A new project has gotten me thinking about how film scoring techniques can fit within a concert composer’s toolbox.
I’m currently working on a commission that is a collaboration with a videographer and we’re both creating our parts simultaneously—I’ll give her a chunk of music or she’ll send me a clip of video, and those glimpses of what one of us is doing will inspire the other to either dig deeper in the same direction or fling us wildly around to an unexpected place. This particular process is both maddening and exciting, since so much of what I’m doing is contingent on what someone else is doing—and often I have no idea what that is! I’ve written briefly about working with collaborators as well as my own adventures in Hollywood in the past, but this new project has not only forced me to remember methods I haven’t used in years, but it’s gotten me thinking about how film scoring techniques can fit within a concert composer’s toolbox.
One of the issues that composers who don’t have experience with film music run into when they try their hand at scoring is form. They may try to break down a scene or cue in the same way they would a short movement of a concert piece, creating a formal structure that makes sense musically but that has very little to do with what’s going on in the film. It is only when they forget the traditional concepts of form and allow the action and dialogue on the screen to dictate the wax and wane of the music that the two will fuse effectively. On the project I’m currently composing, I’m forcing myself to not create a strong formal structure with recaps and complex developments because I can tell already from the clips I’ve seen that any pre-formed structures will simply clash with the natural flow of the visuals.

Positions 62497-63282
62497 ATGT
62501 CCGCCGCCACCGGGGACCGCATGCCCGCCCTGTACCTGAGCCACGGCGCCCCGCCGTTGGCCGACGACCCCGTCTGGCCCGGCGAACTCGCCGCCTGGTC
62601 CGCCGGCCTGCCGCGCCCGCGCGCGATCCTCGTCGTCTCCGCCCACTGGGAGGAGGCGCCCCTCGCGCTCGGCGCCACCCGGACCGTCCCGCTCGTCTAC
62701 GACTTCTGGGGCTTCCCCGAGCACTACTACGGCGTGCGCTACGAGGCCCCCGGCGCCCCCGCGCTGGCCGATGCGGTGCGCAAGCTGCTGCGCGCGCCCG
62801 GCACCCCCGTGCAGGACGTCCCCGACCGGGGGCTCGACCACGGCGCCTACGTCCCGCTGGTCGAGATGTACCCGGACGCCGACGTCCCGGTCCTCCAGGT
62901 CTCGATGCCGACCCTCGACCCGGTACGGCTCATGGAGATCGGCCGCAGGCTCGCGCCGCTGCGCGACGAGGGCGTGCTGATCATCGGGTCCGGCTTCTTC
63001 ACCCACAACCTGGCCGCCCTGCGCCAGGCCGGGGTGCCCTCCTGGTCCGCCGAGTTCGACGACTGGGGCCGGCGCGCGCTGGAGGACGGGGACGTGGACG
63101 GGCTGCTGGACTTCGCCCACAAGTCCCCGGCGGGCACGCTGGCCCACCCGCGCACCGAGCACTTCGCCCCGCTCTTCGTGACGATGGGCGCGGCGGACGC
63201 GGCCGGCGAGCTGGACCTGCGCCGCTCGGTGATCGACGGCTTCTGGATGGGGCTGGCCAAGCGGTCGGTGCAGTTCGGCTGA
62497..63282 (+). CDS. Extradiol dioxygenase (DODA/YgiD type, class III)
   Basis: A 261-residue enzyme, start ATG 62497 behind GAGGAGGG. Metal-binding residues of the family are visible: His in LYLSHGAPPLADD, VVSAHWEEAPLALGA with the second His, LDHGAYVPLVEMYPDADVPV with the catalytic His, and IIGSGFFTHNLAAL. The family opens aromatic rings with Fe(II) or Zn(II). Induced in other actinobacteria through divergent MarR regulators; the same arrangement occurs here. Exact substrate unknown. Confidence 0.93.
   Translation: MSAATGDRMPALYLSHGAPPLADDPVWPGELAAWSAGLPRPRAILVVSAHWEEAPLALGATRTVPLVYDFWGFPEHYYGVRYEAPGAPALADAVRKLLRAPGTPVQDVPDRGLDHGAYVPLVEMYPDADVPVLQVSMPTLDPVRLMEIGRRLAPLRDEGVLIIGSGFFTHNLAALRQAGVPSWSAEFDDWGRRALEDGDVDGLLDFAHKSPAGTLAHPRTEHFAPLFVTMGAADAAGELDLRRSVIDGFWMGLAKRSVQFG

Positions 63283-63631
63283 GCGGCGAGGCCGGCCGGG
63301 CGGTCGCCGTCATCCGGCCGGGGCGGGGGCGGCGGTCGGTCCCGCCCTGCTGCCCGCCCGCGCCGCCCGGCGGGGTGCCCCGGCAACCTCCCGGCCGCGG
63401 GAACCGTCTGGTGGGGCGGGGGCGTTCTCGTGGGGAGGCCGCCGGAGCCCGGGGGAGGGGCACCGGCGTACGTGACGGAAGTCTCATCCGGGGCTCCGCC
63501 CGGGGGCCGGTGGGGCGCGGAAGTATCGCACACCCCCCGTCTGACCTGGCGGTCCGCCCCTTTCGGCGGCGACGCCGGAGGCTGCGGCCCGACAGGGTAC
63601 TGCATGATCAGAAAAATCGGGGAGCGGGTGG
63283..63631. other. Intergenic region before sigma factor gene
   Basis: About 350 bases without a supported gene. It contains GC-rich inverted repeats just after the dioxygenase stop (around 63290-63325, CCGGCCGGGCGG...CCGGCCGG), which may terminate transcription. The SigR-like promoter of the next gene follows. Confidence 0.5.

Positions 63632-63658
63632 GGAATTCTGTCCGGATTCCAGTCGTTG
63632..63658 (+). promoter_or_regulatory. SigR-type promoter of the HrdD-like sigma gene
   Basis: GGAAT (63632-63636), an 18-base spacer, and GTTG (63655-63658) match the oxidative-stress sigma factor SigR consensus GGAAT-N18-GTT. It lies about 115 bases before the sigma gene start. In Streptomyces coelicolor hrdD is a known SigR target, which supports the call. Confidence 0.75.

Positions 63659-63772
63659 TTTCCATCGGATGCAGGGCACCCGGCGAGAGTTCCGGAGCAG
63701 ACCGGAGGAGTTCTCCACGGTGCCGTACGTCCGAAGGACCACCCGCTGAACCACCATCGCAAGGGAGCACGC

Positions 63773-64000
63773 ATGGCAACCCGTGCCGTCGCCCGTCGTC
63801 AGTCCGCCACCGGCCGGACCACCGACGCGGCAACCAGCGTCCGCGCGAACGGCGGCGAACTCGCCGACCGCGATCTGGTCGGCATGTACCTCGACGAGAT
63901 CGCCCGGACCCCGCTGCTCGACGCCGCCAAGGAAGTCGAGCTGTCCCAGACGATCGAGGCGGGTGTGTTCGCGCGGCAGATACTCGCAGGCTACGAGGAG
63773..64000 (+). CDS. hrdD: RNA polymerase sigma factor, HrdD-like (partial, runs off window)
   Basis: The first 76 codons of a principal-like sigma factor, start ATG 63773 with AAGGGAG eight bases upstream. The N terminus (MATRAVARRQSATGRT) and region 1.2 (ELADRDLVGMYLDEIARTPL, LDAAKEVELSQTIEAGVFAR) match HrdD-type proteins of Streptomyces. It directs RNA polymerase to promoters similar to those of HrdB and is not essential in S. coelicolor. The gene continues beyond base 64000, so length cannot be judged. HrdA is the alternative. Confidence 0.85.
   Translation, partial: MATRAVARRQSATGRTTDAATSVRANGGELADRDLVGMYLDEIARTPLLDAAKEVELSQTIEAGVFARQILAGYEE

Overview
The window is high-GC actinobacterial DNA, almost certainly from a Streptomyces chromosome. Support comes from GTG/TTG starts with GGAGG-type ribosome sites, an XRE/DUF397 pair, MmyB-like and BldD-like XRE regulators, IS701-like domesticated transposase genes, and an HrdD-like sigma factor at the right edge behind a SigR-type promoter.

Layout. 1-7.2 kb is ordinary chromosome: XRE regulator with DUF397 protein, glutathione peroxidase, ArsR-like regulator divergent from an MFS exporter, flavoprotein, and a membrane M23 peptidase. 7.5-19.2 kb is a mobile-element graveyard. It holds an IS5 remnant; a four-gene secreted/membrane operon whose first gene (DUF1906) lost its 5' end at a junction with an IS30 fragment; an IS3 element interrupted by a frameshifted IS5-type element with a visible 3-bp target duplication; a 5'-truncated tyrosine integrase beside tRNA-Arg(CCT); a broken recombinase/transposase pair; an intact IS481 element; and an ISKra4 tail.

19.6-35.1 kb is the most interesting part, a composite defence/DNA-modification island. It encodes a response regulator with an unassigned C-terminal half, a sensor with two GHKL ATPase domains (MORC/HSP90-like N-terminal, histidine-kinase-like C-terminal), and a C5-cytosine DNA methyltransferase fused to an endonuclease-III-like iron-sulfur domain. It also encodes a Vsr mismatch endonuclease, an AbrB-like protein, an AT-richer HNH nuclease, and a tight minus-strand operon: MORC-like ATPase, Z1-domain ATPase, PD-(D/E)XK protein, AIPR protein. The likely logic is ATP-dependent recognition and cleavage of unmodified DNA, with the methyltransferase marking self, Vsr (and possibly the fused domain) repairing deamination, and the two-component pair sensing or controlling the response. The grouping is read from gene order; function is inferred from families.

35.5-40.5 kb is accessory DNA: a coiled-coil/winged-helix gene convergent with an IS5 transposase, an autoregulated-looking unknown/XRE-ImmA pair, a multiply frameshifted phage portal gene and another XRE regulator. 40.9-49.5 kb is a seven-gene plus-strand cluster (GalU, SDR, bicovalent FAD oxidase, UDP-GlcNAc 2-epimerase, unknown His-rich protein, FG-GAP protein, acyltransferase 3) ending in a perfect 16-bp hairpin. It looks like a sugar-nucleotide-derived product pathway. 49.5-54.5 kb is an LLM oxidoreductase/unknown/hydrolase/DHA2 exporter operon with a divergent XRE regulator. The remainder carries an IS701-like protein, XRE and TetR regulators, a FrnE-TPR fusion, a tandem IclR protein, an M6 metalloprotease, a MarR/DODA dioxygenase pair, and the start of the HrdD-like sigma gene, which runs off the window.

Conversely, it is very easy to fall into the trap of creating the equivalent of aural wallpaper. (Composer Jack Smalley is known for calling this technique “Scotch Tape music” because it sounds like whoever wrote it taped down a tone or chord on their synth and went out for coffee during the scoring session.) During his seminars at USC, Elmer Bernstein would rail at our class to never let the energy or the intensity of our music relax, and his words not only resonated at the time but stuck with us; whenever I find myself allowing my music to lag too much, I imagine Elmer in one of his many turtleneck shirts smiling benevolently and saying, “Never let up…always keep going!”
What to do with thematic material seems to be one of the biggest challenges in transitioning to film from the concert stage for composers. Whereas with concert music many composers will emphasize the development of musical thematic material over statement or restatement of such material, in film music one generally finds the opposite to be true. An old saw from the “Golden Age” of film goes something like, “If you think you’ve repeated your theme too much, that’s a good time to repeat it again!” A more traditional composer’s reaction to this can be seen with Elliot Goldenthal’s early take on his first forays in film music—he said that the experiences were primarily great ways to experiment with orchestration. While I wouldn’t suggest utilizing this “rinse and repeat” technique verbatim—there are way too many examples of cut-and-paste music out there already—one aspect of film music that concert composers could always look at is the naked statement of a theme itself while being unafraid to bring that theme back in its entirety (albeit in different guises).
Members of our own audience, including potential composers, grow up with film and (increasingly) video game music. It only makes sense then to look at these fields not as curiosities and targets for scorn, but as genres rich with tradition and techniques that could easily be incorporated into a contemporary composers’ palette.